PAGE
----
The easiest mistake you can avoid making in your career

Never underestimate the power of a good handshake!

Seems obvious, right?  Does anyone out there disagree with me on this one?  Probably not – so do I seriously have to blog about Handshaking 101?  Ahhh ya, I do because there are still far too many people out there who still hold onto their bad handshake and it is killing their advantage over their competition.

Bad Handshakers of the world (you know who you are), you must stop this insanity (you know, doing the same thing over and over again and expecting a different result – as in – “I’ll give the ‘limp fish‘ shake again – but this time – this time by golly people will get that I have energy, and that I am confident and powerful!”).  Do you hear it now?  This is the kindest (full on – benefit of the doubt), talk bubble that good handshakers see over your head when they try to shake your limp fish hand. We get it – maybe you are having a bad day or you are a little low on energy or self-esteem right now, but unless there is a cast of some sort on your arm or hand – there is no excuse – for a bad handshake.  Why?  Because it is the least amount of effort, easiest and fastest way to convey a sense of energy, confidence and “glad to see/meet you”!  And if you don’t have energy or confidence at the moment for whatever reason, it is the least amount of effort, easiest and fastest way to fake a sense of energy, confidence and “glad to see/meet you”!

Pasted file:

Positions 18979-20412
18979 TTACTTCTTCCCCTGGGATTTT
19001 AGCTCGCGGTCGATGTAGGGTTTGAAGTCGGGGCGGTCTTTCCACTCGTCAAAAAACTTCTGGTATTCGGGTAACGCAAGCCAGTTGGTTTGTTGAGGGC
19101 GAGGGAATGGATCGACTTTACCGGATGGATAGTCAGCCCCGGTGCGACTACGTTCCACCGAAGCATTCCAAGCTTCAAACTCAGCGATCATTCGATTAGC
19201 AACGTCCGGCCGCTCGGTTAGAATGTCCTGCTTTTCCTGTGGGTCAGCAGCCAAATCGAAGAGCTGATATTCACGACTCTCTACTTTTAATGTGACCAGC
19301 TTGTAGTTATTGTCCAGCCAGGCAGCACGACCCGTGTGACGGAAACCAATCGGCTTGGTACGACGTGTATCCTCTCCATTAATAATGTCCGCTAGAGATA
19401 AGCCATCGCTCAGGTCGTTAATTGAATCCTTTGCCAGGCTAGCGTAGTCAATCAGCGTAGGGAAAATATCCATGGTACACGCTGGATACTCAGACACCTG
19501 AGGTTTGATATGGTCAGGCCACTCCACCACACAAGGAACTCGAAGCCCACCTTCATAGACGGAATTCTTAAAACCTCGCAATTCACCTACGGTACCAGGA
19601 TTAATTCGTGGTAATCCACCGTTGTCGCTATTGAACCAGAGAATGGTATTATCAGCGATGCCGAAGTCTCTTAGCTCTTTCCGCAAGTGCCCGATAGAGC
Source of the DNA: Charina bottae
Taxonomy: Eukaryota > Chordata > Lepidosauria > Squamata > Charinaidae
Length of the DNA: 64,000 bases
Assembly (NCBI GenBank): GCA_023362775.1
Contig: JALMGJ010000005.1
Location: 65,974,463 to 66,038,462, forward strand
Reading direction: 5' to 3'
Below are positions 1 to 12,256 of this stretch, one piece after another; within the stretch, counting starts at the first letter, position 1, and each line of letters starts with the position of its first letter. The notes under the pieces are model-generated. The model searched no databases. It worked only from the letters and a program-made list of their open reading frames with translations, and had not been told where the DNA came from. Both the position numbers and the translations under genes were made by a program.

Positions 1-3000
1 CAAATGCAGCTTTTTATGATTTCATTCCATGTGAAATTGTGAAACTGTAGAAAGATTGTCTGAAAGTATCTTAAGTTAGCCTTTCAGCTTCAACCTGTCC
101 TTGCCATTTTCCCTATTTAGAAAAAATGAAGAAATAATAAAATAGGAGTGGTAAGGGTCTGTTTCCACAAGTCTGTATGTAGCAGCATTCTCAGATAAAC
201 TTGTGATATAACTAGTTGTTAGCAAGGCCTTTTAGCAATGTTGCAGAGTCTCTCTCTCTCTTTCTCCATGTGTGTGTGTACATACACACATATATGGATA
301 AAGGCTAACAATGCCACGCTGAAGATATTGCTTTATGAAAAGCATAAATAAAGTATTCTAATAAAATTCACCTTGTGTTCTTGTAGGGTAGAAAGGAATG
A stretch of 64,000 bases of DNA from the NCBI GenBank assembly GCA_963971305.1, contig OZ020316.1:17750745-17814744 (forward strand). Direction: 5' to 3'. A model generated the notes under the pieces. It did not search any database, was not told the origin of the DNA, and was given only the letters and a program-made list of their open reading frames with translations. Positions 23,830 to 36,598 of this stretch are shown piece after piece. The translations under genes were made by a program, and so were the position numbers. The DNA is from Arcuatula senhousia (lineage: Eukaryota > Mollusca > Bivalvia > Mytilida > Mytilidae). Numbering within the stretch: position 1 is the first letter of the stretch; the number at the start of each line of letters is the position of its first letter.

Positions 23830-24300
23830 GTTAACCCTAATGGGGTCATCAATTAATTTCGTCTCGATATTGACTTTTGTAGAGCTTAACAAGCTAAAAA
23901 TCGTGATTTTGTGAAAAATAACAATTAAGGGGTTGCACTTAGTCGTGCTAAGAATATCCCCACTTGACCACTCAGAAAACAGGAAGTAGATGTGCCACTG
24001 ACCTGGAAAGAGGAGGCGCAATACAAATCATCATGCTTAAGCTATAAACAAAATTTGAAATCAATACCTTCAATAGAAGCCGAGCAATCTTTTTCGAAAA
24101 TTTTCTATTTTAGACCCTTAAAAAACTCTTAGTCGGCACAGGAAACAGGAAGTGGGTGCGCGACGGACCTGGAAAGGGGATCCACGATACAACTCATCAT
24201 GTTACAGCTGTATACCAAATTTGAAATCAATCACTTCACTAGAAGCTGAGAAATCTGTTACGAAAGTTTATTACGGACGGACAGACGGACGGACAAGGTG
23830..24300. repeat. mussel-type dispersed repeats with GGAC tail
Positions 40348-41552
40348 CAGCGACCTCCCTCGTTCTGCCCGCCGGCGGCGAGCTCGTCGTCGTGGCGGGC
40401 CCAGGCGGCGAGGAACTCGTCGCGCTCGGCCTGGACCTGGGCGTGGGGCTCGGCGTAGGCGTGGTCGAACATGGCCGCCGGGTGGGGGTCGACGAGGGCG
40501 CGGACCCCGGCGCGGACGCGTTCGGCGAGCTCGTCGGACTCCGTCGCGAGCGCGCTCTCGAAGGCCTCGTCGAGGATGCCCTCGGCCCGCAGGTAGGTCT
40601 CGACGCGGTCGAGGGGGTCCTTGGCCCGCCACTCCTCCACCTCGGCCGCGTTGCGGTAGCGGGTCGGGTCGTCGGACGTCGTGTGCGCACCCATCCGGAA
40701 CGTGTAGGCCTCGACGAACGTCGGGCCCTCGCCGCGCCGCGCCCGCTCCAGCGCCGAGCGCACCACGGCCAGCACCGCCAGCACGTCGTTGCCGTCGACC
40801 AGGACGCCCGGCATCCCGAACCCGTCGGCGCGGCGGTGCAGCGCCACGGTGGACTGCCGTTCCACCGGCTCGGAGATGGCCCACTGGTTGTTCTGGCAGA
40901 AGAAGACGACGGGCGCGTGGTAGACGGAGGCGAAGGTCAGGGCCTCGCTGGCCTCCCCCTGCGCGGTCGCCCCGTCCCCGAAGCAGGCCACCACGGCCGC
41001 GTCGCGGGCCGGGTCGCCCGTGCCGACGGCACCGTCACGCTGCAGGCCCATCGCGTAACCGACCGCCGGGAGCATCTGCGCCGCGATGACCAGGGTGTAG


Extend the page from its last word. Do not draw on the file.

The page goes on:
Are you smacking yourself in the head yet?

Do you know the history of the handshake? It is believed to go back as far as the 4th century BC.  It is thought by some historians to be a gesture of peace and to show that you have no weapons.  So with that origin you can see why too hard or too weak of handshake would be viewed unfavorably.  It doesn’t feel like peace or that you don’t have a weapon to kill me if you shake my hand too hard.  It also doesn’t feel like peace if you do a limp fish handshake because that doesn’t feel like you want to be there with me at all – it’s weak and whether that is due to being sick, tired, or shy – it doesn’t matter – all it says “I don’t want to engage with you” and that is not peace.

I actually went to a networking event the other day and at that event (which was on the topic of networking), the instructor gave a very detailed description of what a good handshake is.  Palm to palm with the skin between each person’s thumb and index finger touching.   The instructor even demonstrated this with an innocent by-stander in slow motion – and they both lived through it – it was fabulous!  Not 20 minutes later the event attendees were invited to mingle with each other – and I caught a limp fish – it was baffling to me!

In the 20+ years that I did recruiting and worked as an HR executive I can honestly tell you that not one “limp fisher” ever started an interview with a favorable impression from me.  They always had to work harder in the interview to convey why I should hire them or pass them along to a hiring manager.  It is hard to believe what the mouth says when the body is telling you otherwise.  Since the mind controls the body, you can make a strategic decision to give a good handshake even when it doesn’t feel comfortable for you.  That is courage – action with fear.  Being afraid to give a good handshake isn’t the problem – it’s not giving one that is.